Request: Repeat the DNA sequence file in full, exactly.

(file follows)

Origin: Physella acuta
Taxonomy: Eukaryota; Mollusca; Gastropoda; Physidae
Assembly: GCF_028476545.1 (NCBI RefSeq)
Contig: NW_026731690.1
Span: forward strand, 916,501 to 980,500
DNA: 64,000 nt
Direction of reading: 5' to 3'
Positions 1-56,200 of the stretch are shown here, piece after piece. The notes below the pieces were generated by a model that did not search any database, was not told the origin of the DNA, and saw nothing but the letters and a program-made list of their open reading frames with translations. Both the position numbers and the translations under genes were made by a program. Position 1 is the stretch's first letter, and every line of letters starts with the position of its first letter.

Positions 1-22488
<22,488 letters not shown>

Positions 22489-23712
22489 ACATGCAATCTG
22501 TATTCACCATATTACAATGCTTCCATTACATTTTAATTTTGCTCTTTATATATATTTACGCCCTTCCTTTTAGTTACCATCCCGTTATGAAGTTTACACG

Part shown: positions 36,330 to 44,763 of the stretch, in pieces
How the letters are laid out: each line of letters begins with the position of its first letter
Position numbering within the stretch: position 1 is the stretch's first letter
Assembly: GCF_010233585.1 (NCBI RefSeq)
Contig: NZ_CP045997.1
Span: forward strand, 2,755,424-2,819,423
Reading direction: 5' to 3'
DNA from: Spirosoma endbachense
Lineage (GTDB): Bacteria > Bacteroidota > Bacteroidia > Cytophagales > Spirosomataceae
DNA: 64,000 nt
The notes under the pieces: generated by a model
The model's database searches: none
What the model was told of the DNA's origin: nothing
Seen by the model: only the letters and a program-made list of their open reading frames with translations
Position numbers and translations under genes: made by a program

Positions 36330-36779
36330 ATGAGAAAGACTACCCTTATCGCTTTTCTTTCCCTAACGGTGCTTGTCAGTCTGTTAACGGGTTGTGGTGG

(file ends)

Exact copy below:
Origin: Physella acuta
Taxonomy: Eukaryota; Mollusca; Gastropoda; Physidae
Assembly: GCF_028476545.1 (NCBI RefSeq)
Contig: NW_026731690.1
Span: forward strand, 916,501 to 980,500
DNA: 64,000 nt
Direction of reading: 5' to 3'
Positions 1-56,200 of the stretch are shown here, piece after piece. The notes below the pieces were generated by a model that did not search any database, was not told the origin of the DNA, and saw nothing but the letters and a program-made list of their open reading frames with translations. Both the position numbers and the translations under genes were made by a program. Position 1 is the stretch's first letter, and every line of letters starts with the position of its first letter.

Positions 1-22488
<22,488 letters not shown>

Positions 22489-23712
22489 ACATGCAATCTG
22501 TATTCACCATATTACAATGCTTCCATTACATTTTAATTTTGCTCTTTATATATATTTACGCCCTTCCTTTTAGTTACCATCCCGTTATGAAGTTTACACG

Part shown: positions 36,330 to 44,763 of the stretch, in pieces
How the letters are laid out: each line of letters begins with the position of its first letter
Position numbering within the stretch: position 1 is the stretch's first letter
Assembly: GCF_010233585.1 (NCBI RefSeq)
Contig: NZ_CP045997.1
Span: forward strand, 2,755,424-2,819,423
Reading direction: 5' to 3'
DNA from: Spirosoma endbachense
Lineage (GTDB): Bacteria > Bacteroidota > Bacteroidia > Cytophagales > Spirosomataceae
DNA: 64,000 nt
The notes under the pieces: generated by a model
The model's database searches: none
What the model was told of the DNA's origin: nothing
Seen by the model: only the letters and a program-made list of their open reading frames with translations
Position numbers and translations under genes: made by a program

Positions 36330-36779
36330 ATGAGAAAGACTACCCTTATCGCTTTTCTTTCCCTAACGGTGCTTGTCAGTCTGTTAACGGGTTGTGGTGG